A 7-year-old girl was killed in her home when security forces opened fire in Myanmar’s second city Mandalay on Tuesday – the youngest victim so far in a crackdown against opposition to last month’s military coup.
The ruling junta accused pro-democracy protesters of arson and violence during the weeks of unrest, and said it would use the least force possible to quell the daily demonstrations.
Junta spokesman Zaw Min Tun said 164 protesters had been killed in total and he expressed sadness at the deaths. The Assistance Association for Political Prisoners (AAPP) activist group says at least 261 people have been killed in the security forces’ crackdown.
“They are also our citizens,” Zaw Min Tun told a news conference in the capital Naypyitaw, a day after the European Union and the United States imposed more sanctions on groups or individuals linked to the Feb. 1 coup that ousted Aung San Suu Kyi’s elected government.
Staff at a Mandalay funeral service told Reuters that a 7-year-old girl had died of bullet wounds in Chan Mya Thazi township on Tuesday.
Soldiers shot at her father but hit the girl who was sitting on his lap inside their home, her sister told Myanmar Now media outlet. Two men were also killed in the township, it said.
The military had no immediate comment on the incident.
As night fell, candle-lit vigils were held in the commercial capital Yangon and other cities.
The junta has faced international condemnation for staging the coup that halted Myanmar’s slow transition to democracy and for its lethal suppression of the protests that followed.
It has tried to justify the takeover by saying a Nov. 8 election won by Suu Kyi’s National League for Democracy (NLD) was fraudulent – an accusation the electoral commission has rejected. Military leaders have promised a new election but have not set a date and have declared a state of emergency.
The junta’s Zaw Min Tun blamed the bloodshed on the protesters and said nine members of the security forces had been also killed.
“Can we call these peaceful protesters?” he said, while showing a video of factories on fire. “Which country or organization would regard this violence as peaceful?”
He said strikes and hospitals not fully operating had caused deaths, including from COVID-19, calling them “undutiful and unethical.”
The spokesman also accused media of “fake news” and fanning unrest and said reporters could be prosecuted if they were in contact with the CRPH, as the remnants of Suu Kyi’s government is known. The military has declared the CRPH an illegal organization and said membership is punishable by death.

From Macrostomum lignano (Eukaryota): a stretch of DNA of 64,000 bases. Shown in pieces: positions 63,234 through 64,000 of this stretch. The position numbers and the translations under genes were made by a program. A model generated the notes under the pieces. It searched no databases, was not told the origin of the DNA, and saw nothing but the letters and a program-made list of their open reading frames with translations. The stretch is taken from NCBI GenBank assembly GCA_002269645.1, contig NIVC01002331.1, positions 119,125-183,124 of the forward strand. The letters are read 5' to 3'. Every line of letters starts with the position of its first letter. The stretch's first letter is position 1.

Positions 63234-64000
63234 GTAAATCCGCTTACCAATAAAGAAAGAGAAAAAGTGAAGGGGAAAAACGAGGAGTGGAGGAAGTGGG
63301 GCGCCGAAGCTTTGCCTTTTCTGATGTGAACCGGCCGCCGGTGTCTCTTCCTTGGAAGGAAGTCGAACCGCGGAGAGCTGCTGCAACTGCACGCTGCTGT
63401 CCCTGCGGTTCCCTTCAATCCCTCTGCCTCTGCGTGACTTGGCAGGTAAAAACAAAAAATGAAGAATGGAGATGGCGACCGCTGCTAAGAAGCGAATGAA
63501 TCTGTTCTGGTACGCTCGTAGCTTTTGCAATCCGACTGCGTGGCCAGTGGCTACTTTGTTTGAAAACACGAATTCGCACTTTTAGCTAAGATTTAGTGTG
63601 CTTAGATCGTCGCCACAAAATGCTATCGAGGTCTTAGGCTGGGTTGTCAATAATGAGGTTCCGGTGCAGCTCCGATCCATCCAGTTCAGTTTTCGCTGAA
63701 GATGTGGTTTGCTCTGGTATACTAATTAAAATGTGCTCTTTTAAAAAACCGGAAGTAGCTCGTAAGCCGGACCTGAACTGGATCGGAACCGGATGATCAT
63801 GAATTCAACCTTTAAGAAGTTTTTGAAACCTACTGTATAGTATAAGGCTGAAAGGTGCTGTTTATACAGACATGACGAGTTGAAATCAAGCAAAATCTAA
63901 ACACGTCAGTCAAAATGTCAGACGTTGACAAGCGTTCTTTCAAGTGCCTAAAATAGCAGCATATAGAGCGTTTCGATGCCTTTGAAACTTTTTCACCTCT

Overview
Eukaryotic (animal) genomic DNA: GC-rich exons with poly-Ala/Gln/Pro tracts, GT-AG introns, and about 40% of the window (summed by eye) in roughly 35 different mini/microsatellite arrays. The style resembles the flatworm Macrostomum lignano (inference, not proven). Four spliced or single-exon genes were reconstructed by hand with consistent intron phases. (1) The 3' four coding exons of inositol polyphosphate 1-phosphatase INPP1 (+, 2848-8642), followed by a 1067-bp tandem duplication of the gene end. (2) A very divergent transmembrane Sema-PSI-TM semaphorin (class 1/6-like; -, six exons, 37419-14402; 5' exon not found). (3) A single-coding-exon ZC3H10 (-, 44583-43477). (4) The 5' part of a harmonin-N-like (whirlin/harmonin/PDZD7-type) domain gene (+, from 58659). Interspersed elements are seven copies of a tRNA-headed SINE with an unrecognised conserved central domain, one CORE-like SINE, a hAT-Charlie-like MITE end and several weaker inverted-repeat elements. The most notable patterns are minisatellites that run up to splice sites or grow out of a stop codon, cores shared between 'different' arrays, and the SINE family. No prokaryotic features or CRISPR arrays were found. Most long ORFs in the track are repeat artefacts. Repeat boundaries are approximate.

In the more than three-hour news conference, he gave granular details on how the NLD had created hundreds or even thousands of extra ballots in numerous townships by inventing voters, including in Suu Kyi’s own constituency. Videos of people saying they were paid by NLD representatives.
The NLD has denied making any attempt to rig the election.
Also shown was video testimony of former Yangon chief minister Phyo Min Thein saying he visited Suu Kyi multiple times and gave her money “whenever needed.”
Suu Kyi, who won the Nobel Peace Prize in 1991 for her campaign to bring democratic civilian rule to Myanmar, has been in detention since the coup and faces charges that her lawyer says have been cooked up to discredit her.
The European Union and the United States imposed sanctions on Monday against individuals involved in the coup and the repression of the demonstrators.
The 11 people the EU targeted included General Min Aung Hlaing, the military’s commander-in-chief and now the head of the junta.
The EU already has an arms embargo on Myanmar and has targeted some senior military officials since 2018.
Washington had already sanctioned Min Aung Hlaing and the measures announced on Monday expanded the list.
Some of Myanmar’s neighbors also spoke out against the violence.
“We believe violence against unarmed civilians is inexcusable,” Singapore Foreign Minister Vivian Balakrishnan said in Kuala Lumpur after talks with his Malaysian counterpart.
He said that although they did not believe in external interference in a country’s domestic affairs, “we stand ready to do our best to support the people of Myanmar who in fact deserve so much better in the future.”
The junta said it is cooperating with five neighboring countries – Bangladesh, China, India, Laos and Thailand – and values and respects their words. As China has major business interests in Myanmar and is a member of the U.N. Security Council, its stance on the crisis is particularly important to the generals.